The courage of thinking in utopias: Gadamer's "political Plato"

Analecta Hermeneutica 13:110-134 (2021)


The aim of this article is to explore Gadamer’s early reflections on Plato’s utopian thought and its potential topicality. In the following section, I will show how areté, understood as a hermeneutical and existential virtue, is dialectically related to ethics and politics in Gadamer’s phenomenological reception of Plato’s philosophy. I argue that, in Gadamer’s eyes, Socratic-Platonic self-understanding enables human beings to be aware of their political responsibilities, to recognize how they are existentially and mutually related to the other, and to clarify dialectically their own existential possibilities in order to transcend their inherited world of values. In the third section, I aim to show how these are the grounds on which Gadamer’s initial thoughts on the utopian dimension of Platonic political philosophy developed, mainly through his further critical account of the works on the German “political Plato” published in Germany between 1927 and 1933, i.e., Kurt Singer’s Platon, der Gründer (1927), Julius Stenzel’s Platon. Der Erzieher (1928), and Kurt von Hildendrandt‘s Platon, Der Kampf des Geistes um die Macht (1933). Then, in the fourth section, I will express my own views on the relevance of reconsidering how the notions of areté, phrónesis, and andreía are already related in Plato’s dialogues, complementing the insights on Gadamer’s interpretation of areté in section two. My purpose is to go beyond Gadamer’s reading and provide us with a more solid ground to address his late reflections on political courage and its relations with his dialectical understanding of Platonic utopia as a myth. Therefore, I will explore the problem of civil disobedience, a topic that was actually not at the centre of Gadamer’s concerns, as a genuine mode of utopian political action which can enact a true deviation from the sophistic pólis and its understanding of power. Finally, in the conclusion, I will characterize Gadamer’s portrait of Platonic utopia as a dialectical myth which enables human beings to recognize when politics are being reduced to mere power abuse by the State and also suggest why Gadamer’s approach to utopias is still relevant today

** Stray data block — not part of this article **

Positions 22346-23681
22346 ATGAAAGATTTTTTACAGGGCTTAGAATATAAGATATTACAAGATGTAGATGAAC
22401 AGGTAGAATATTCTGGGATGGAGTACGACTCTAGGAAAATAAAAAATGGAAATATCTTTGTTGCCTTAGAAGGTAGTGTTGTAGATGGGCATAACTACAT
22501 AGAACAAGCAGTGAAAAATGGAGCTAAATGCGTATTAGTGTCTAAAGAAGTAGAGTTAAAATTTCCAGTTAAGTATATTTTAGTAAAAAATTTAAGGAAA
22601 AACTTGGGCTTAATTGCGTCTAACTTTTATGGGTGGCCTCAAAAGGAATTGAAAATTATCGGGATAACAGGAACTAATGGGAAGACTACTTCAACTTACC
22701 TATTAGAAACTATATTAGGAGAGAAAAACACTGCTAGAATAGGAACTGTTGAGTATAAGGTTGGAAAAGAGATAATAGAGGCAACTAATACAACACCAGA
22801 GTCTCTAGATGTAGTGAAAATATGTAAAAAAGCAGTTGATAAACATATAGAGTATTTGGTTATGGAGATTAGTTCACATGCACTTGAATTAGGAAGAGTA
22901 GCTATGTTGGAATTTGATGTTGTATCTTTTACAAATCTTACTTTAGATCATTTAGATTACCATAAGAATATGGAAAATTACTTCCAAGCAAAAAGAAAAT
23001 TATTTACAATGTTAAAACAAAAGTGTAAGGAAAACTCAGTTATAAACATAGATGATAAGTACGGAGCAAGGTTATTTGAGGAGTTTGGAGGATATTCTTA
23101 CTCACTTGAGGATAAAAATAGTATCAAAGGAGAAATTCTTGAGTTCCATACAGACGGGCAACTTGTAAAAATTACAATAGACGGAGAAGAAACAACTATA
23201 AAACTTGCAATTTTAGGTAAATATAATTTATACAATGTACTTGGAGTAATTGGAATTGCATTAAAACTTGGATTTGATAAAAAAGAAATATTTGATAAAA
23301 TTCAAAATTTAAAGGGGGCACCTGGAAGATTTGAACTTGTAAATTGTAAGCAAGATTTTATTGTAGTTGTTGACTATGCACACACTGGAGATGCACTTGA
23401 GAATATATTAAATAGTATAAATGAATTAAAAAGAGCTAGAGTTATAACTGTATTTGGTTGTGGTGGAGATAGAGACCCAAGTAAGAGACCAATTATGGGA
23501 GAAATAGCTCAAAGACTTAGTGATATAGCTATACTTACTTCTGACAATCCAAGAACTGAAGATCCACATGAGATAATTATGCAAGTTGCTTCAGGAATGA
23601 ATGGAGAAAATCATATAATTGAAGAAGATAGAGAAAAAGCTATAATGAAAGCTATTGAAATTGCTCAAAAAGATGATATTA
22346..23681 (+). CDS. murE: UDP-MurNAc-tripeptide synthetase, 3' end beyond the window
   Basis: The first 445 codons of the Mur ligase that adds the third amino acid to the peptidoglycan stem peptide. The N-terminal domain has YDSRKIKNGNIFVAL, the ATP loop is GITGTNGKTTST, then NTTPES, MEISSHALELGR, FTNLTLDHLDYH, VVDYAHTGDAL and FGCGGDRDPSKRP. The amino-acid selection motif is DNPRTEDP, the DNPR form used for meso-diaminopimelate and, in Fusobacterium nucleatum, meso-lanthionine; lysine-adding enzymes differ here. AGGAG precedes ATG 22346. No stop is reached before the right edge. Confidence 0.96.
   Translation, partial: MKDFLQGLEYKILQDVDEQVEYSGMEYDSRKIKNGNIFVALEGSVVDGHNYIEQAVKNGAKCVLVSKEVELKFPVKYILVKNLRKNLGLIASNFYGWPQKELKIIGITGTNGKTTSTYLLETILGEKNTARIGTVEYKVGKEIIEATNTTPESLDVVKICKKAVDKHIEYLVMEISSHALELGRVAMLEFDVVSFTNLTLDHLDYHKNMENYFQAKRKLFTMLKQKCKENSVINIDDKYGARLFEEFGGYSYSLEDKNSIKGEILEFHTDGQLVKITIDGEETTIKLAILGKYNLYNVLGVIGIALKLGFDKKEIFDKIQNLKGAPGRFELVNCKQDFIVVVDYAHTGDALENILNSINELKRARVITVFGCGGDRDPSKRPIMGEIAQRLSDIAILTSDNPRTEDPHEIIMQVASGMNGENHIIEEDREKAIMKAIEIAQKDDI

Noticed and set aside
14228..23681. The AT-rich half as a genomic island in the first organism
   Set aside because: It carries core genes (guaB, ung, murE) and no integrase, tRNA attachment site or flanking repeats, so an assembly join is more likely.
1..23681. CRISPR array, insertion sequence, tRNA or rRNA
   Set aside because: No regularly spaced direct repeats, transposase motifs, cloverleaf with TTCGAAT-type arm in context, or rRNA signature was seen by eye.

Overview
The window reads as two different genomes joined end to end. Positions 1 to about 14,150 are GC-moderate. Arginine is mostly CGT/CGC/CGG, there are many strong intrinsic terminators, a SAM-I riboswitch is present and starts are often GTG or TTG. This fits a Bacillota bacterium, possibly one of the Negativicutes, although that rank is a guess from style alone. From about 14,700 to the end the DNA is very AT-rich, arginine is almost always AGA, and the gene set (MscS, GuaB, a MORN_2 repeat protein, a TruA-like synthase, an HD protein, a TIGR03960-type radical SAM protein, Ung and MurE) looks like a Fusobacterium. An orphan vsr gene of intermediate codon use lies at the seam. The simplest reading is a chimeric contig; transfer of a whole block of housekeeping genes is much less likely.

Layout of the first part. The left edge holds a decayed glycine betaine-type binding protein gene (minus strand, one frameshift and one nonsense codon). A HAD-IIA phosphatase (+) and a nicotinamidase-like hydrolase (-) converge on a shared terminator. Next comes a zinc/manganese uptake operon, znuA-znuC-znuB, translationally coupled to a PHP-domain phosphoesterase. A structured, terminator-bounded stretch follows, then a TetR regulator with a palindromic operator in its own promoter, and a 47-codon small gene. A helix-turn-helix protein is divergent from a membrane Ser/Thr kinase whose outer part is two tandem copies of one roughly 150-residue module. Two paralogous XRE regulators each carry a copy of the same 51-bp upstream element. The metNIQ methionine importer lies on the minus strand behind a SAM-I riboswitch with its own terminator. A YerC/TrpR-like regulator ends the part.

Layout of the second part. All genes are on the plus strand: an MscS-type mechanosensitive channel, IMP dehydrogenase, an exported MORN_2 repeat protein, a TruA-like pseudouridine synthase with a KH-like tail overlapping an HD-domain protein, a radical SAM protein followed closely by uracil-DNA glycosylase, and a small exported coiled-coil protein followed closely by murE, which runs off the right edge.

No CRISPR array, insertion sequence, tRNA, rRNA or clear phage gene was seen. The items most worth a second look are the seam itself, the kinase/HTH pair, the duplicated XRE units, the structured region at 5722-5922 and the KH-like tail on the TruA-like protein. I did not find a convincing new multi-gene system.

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Language and Understanding.Hans-Georg Gadamer - 2006 - Theory, Culture and Society 23 (1):13-27.

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